“Underscoring that the control of outbreaks of major infectious diseases requires urgent action and greater national, regional and international collaboration and, in this regard, stressing the crucial and continued need for a WHO coordinated international response in the Democratic Republic of the Congo in collaboration with the Government,
“Commending Member States and multilateral organizations that have provided crucial assistance, including financial commitments, technical support and in-kind donations, to support the scaling up of emergency efforts to contain the Ebola outbreak and interrupt transmission of the virus, including by providing flexible funds to relevant United Nations agencies and international organizations, facilitating a more rapid and effective response and enabling them and national governments to purchase supplies and enhance emergency operations in the Democratic Republic of the Congo and neighbouring countries, as well as by collaborating with public and private sector partners to accelerate development of therapeutics, vaccines and diagnostics to treat patients and limit or prevent further infection or transmission,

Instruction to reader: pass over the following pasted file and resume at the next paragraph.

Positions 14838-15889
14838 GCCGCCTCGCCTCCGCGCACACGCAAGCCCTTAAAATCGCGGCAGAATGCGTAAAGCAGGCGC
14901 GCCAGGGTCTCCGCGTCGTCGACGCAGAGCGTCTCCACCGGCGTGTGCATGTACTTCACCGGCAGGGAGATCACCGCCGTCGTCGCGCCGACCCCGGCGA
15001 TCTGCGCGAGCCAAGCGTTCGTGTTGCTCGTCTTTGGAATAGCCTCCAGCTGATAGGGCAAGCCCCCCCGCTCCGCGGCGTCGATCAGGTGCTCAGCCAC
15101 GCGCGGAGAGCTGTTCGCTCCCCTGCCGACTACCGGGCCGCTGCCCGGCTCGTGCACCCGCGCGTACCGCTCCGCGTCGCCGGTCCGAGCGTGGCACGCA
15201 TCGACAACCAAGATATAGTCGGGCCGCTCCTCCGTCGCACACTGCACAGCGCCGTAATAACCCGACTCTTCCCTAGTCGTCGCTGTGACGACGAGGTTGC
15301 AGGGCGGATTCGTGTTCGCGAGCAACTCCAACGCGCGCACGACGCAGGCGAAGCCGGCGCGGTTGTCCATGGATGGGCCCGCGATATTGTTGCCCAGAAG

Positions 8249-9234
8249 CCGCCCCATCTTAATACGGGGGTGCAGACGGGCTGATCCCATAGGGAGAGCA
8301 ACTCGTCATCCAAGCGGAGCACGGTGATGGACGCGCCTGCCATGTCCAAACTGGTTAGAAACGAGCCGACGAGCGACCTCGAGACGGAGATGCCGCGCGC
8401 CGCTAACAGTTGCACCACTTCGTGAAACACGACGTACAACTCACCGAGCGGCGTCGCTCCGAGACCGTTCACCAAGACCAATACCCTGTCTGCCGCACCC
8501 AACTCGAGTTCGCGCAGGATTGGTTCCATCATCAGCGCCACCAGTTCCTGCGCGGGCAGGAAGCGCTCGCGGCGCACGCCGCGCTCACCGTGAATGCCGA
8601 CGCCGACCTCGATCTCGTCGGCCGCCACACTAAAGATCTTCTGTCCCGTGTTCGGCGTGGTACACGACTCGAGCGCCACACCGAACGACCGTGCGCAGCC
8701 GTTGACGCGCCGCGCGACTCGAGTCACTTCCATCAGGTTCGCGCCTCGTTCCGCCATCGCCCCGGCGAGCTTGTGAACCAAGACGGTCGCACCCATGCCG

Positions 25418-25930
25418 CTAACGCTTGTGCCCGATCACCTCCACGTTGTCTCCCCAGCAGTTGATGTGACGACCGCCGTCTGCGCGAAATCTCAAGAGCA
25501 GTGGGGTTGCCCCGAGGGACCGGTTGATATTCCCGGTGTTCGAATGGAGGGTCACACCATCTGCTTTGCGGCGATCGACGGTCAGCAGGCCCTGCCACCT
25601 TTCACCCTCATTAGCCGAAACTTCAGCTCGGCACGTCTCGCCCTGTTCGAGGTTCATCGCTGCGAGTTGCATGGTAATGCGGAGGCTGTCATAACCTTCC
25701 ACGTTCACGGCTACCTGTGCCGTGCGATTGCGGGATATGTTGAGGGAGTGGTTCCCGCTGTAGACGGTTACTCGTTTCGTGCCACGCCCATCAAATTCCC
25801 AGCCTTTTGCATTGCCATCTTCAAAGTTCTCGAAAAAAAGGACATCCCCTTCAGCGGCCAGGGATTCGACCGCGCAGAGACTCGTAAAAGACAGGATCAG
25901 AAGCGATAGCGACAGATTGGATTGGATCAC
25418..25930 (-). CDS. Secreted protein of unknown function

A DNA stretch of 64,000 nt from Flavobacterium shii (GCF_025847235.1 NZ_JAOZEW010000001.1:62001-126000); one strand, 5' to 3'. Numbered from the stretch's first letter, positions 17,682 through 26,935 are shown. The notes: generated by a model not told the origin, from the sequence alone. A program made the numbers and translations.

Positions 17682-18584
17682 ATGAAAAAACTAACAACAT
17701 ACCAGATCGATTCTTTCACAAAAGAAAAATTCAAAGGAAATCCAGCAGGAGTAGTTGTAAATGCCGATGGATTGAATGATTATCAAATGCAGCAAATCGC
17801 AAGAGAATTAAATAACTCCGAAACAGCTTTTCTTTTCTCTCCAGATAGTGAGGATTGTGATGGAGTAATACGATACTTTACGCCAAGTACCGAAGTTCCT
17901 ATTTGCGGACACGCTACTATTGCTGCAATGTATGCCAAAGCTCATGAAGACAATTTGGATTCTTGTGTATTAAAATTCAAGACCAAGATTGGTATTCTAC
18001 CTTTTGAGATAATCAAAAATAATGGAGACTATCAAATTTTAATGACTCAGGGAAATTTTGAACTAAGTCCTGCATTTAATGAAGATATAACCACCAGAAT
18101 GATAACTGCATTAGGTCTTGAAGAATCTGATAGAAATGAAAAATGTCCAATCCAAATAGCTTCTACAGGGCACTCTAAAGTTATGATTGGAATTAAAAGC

“Welcoming the efforts of the African Union (AU), through the Africa Centre for Disease Control and Prevention (Africa CDC) in providing support to the government of the Democratic Republic of the Congo, WHO and its partners through a united, comprehensive and collective response to the outbreak, including through the deployment of healthcare workers to the eastern part of the Democratic Republic of the Congo,
“Emphasizing the role of all relevant United Nations System entities in supporting the national, regional and international efforts to respond to the Ebola outbreak, and recognizing in this regard the leading role of WHO,
“Taking note of the WHO protocols to prevent the transmission of the Ebola virus disease between individuals, organizations and populations, and underlining that the Ebola outbreak can be contained, including through the implementation of established safety and health protocols and other preventive measures that have proven effective,